The CoP27 in 2020 in Glasgow decided that:“Each participating Party shall have, or have access to, a registry for the purpose of tracking and shall ensure that such registry records, including through unique identifiers, as applicable: authorization, first transfer, transfer, acquisition, use towards NDCs, authorization for use towards other international mitigation purposes”. Markit is preparing a Carbon-Meta Registry such as well as the World Bank is, with its Climate Warehouse is. In CoP28 parties decided what information an ITMO registry should collect to keep track of emissions, reductions and transfer of credits to avoid double counting amongs countries. See here how also other countries are preparing using Art 6 as well as the voluntary carbon market.
Other Swiss deals Deal on Internationally Transferred Mitigation Outcomes (ITMOs)
In October 2020, Switzerland and Peru agreed to work together on CO2 reductions; in November 2020 Switzerland signed an agreement with Ghana. Switzerland and Peru agreed to work together increase the climate ambition of both countries. Countries indicate in their climate plan which reductions they definitely want to achieve: “unconditional”; and which only with support: “conditional”. Peru’s “unconditional” CO2 target is a 20% reduction from “business as usual” (approximately 14% above 1990 level). Peru indicates that it can reduce 10% more under the “condition” of “carbon financing”. Both countries make use of this. Peru can reduce more with regard to forest protection and renewable energy. Switzerland invests 20 million euros. This is spent on the Tuku Wasi program, among other things. Efficient cooking appliances are distributed, which means that less wood is used and less deforestation takes place. Peru is also negotiating similar CO2 agreements for the waste sector with Scandinavian countries.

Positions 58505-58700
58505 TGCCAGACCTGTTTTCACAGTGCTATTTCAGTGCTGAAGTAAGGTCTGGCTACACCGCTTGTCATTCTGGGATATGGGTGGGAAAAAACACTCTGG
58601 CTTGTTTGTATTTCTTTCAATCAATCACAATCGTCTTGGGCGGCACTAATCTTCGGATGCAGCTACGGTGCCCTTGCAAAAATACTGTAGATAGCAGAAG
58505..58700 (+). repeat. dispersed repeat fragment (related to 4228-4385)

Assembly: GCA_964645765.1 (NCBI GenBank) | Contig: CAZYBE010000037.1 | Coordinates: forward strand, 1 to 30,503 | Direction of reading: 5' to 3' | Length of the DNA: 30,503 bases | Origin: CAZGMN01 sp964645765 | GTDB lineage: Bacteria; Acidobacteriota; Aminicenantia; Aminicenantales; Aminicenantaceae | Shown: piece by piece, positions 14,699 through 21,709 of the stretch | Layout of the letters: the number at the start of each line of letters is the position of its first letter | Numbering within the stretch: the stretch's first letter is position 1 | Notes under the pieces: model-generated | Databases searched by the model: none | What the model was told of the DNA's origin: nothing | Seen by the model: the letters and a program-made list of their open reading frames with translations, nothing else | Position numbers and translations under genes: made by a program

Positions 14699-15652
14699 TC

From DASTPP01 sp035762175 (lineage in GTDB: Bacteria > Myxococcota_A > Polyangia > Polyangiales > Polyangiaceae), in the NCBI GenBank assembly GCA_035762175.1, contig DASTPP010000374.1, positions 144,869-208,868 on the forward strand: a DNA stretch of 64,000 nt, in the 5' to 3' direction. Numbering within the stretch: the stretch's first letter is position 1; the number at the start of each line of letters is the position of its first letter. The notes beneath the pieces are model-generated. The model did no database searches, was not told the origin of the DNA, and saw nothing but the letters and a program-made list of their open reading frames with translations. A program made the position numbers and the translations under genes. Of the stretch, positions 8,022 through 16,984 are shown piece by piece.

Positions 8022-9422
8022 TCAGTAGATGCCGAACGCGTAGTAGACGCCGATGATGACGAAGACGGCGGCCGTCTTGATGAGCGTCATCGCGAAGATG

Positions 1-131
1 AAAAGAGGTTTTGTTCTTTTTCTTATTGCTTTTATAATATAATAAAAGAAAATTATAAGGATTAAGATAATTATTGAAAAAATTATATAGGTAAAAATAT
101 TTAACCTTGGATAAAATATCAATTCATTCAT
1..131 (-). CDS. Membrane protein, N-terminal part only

In the private sector: voluntary offsetting and avoiding double counting
Heerema Contracting Services is aiming to reduce 80% of its GHG emissions by 2026 and to become immediatly compensate all current 250.000 ton GHG emissons to become climate neutral. It has therefore been audited by a third party according to the Climate Neutral Certification Standard and has received an official certificate by the Climate Neutral Group of compliance as a result of the audit. It aims to reduce the footprint and emissions by focusing on the pillars Prevent, Reduce, and Compensate. That is why, in 2020, it started investing in carbon offset projects that have been independently verified and also contribute to the United Nations Sustainable Development Goals.
One of the 4 projects they invest in is the solar lightening project in Kenya project, certified by Gold Standard, that aims to replace fuel based indoor lightening by a clean, safe and cheap alternative. The system enables hundreds of thousands of people to save money, better connect with the world through microfinance and reduce CO2 and black carbon emissions dramatically. 1 household system saves an average 0.13 tonnes of CO2 and 387 kg carbon black per year.